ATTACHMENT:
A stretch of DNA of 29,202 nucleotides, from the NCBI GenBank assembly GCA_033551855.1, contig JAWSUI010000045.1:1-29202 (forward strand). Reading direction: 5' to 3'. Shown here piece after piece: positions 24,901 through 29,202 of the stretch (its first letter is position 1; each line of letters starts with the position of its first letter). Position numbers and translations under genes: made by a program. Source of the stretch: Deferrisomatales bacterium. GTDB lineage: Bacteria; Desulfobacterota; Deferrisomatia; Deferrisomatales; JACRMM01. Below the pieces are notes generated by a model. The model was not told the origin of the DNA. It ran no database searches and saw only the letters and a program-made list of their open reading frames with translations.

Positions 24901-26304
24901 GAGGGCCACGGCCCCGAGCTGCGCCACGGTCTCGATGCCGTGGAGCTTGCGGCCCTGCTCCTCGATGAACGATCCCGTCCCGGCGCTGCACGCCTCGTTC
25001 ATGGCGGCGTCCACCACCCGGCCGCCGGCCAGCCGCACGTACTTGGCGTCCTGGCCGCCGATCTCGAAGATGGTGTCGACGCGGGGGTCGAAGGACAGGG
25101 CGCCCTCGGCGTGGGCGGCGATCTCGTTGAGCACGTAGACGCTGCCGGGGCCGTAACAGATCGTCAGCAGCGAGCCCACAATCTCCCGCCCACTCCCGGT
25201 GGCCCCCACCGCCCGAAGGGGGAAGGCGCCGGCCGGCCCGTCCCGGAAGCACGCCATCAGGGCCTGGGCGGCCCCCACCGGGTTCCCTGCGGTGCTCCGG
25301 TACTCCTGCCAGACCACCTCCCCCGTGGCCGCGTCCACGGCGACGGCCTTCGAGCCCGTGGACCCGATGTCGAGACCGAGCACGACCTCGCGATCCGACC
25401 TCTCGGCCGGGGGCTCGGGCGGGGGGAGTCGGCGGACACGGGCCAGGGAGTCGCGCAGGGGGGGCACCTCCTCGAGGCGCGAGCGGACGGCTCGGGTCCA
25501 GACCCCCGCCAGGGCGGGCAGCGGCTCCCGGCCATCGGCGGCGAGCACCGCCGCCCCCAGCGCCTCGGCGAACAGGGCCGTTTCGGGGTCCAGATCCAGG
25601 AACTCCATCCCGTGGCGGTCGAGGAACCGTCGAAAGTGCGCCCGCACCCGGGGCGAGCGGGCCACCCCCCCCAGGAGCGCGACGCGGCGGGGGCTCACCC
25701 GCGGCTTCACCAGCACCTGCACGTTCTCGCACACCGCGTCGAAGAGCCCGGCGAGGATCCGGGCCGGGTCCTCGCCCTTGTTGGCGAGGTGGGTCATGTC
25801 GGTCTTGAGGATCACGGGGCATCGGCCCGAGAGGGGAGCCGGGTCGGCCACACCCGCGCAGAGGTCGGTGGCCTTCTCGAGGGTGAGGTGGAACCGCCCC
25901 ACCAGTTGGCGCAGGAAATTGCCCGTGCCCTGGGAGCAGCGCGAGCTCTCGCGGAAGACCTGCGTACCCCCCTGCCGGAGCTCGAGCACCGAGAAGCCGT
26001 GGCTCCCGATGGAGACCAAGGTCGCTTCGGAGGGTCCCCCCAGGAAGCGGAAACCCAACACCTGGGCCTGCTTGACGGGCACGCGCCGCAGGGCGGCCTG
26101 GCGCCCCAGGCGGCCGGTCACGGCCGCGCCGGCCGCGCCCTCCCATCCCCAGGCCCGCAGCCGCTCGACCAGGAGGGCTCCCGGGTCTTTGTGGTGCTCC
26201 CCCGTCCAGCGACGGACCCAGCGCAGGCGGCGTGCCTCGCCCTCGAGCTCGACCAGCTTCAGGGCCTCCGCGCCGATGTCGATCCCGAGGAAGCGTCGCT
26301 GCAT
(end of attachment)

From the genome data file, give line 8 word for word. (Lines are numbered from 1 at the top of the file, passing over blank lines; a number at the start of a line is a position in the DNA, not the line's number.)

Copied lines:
25401 TCTCGGCCGGGGGCTCGGGCGGGGGGAGTCGGCGGACACGGGCCAGGGAGTCGCGCAGGGGGGGCACCTCCTCGAGGCGCGAGCGGACGGCTCGGGTCCA